23. AFAIK, the most recent similar crisis in a British parliamentary system occurred in Australia in 1975 when the GG there dismissed the sitting Prime Minister after money bills failed to pass in very messy circumstances. The GG stuck by his decision even after the Prime Minister managed to get a confidence motion passed. There was much ballyhoo at the time, but democracy survived and the business of the country continued.

    Not a very exact parallel but instructive in the leeway that the Australian GG found to effectively dismiss a government. In that case, his decision was followed immediately by an election which was the correct outcome. In this case, the coalition can lurch along for a while.

  24. Canadian remake of “The Wizard of Oz”

    In all of this political crisis we keep forgetting Elizabeth May, the Leader of the Green Party. Harper’s proposal to cut government subsidy affected Not only LPC, NDP and Bloc but also the Green Party (to the tune of almost two million dollars a year). Considering that Dion, Layton, Duceppe (and May) are on their way (yellow brick road) to visit Governor General (Good Witch of the North) their journey more and more resembles the plot of the movie “The Wizard of Oz”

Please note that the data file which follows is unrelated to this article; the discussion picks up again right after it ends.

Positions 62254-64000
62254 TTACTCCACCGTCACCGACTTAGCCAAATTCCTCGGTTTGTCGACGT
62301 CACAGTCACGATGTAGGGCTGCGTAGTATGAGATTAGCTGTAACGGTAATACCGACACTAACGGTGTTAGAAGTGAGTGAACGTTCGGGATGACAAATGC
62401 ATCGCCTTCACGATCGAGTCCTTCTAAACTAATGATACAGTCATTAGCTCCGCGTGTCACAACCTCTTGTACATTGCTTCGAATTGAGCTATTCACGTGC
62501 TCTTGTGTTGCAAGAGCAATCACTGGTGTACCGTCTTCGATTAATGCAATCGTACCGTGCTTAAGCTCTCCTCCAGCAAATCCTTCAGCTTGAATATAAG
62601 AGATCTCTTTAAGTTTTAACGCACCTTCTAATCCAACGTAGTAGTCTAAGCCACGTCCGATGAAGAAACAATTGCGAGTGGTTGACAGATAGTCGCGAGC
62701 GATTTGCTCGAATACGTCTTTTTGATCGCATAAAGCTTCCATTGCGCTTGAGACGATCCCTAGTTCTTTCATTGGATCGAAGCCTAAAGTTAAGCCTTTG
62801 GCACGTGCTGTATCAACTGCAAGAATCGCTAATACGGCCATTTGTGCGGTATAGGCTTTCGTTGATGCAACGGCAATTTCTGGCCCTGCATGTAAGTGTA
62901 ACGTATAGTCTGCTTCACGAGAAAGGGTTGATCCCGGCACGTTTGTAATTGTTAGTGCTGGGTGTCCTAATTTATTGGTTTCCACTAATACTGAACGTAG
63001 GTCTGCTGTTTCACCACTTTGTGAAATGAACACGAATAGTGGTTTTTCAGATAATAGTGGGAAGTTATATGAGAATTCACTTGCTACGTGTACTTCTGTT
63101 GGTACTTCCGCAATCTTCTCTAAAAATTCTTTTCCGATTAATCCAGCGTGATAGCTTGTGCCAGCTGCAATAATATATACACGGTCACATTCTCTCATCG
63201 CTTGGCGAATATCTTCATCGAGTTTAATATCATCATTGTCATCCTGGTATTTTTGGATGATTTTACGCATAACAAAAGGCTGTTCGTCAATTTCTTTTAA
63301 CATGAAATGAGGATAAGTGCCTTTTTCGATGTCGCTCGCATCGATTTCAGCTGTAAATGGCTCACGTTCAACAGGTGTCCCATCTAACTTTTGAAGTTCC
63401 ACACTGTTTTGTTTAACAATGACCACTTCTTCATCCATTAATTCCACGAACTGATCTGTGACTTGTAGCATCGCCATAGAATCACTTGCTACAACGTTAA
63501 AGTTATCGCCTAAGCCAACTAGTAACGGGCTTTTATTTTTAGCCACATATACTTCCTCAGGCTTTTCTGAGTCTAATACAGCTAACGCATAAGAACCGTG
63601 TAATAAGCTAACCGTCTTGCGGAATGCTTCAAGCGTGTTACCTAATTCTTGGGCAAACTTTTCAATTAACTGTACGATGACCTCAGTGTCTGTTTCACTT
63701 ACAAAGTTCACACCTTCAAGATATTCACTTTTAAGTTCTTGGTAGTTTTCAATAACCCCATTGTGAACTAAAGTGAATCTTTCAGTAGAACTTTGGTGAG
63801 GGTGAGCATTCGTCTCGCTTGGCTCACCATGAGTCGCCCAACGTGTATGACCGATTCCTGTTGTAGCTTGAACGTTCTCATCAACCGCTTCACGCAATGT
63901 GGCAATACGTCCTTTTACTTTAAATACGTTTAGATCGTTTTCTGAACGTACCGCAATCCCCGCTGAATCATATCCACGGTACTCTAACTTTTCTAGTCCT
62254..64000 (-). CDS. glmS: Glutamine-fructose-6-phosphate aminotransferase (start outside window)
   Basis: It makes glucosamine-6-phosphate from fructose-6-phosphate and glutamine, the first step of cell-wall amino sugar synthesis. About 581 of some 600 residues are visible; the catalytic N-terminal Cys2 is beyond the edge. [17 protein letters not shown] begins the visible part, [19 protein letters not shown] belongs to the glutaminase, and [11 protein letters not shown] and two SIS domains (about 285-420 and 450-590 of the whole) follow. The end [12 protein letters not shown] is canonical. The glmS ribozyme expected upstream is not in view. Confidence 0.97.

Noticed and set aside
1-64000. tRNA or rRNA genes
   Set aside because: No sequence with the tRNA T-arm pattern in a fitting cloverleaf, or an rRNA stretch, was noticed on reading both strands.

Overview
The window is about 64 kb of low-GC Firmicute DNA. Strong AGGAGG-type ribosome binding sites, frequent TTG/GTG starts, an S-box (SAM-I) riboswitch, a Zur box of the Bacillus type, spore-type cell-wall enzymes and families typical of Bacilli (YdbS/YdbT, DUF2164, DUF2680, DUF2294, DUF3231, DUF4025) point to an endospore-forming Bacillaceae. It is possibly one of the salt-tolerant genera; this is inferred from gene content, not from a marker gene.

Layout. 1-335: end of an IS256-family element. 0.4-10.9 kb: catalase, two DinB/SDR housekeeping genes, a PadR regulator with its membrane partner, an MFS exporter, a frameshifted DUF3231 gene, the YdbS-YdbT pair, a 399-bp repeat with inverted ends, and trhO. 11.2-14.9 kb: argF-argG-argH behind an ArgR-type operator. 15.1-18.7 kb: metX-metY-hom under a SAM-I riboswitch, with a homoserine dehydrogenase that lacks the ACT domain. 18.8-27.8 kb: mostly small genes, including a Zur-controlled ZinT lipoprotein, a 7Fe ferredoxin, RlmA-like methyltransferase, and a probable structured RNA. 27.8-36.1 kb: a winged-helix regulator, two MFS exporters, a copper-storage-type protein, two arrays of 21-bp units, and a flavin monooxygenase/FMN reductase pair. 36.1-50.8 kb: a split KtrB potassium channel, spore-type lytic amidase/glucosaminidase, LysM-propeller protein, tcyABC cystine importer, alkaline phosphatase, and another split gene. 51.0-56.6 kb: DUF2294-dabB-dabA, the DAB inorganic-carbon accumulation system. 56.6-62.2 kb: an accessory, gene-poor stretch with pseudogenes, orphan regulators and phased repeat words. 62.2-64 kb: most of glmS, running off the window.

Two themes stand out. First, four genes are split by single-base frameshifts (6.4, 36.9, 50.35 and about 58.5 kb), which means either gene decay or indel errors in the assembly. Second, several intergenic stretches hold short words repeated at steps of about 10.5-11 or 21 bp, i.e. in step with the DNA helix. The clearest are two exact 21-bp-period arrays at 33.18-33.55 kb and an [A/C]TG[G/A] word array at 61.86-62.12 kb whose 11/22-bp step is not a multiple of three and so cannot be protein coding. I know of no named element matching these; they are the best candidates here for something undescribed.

The Wizard of Oz (2008 political farce)
    From Wikipedia, the free encyclopedia

    The Wizard of Oz is a 2008 Canadian political farce mainly directed by Jean Chrétien and based on the 1900 children’s novel The Wonderful Wizard of Oz by L. Frank Baum.[1] The play features Elisabeth May as Dorothy Gale, Jack Layton as the Scarecrow, Gilles Duceppe as the Tin Man, Stéphane Dion as the Cowardly Lion, Michaelle Jean, as Glinda the Good Witch of the North, Stephen Harper as the Wicked Witch of the West, George W. Bush as the Wicked Witch of the East and Barack Obama as the Wizard.

    The play follows schoolgirl Dorothy Gale (Elisabeth May) who lives on a Hartford, Connecticut farm with her Aunt Em and Uncle Henry, but dreams of a better place “somewhere over the rainbow.” After being struck unconscious during a tornado by a window which has come loose from its frame, Dorothy dreams that she, her dog Toto, and the farmhouse were transported to the magical Land of Oz. (Canada). There, the Good Witch of the North Glinda (Michaelle Jean) advises Dorothy to follow the yellow brick road to Emerald City (Washington DC) and meet the Wizard of Oz, (Barack Obama) who can return her to Hartford, Connecticut.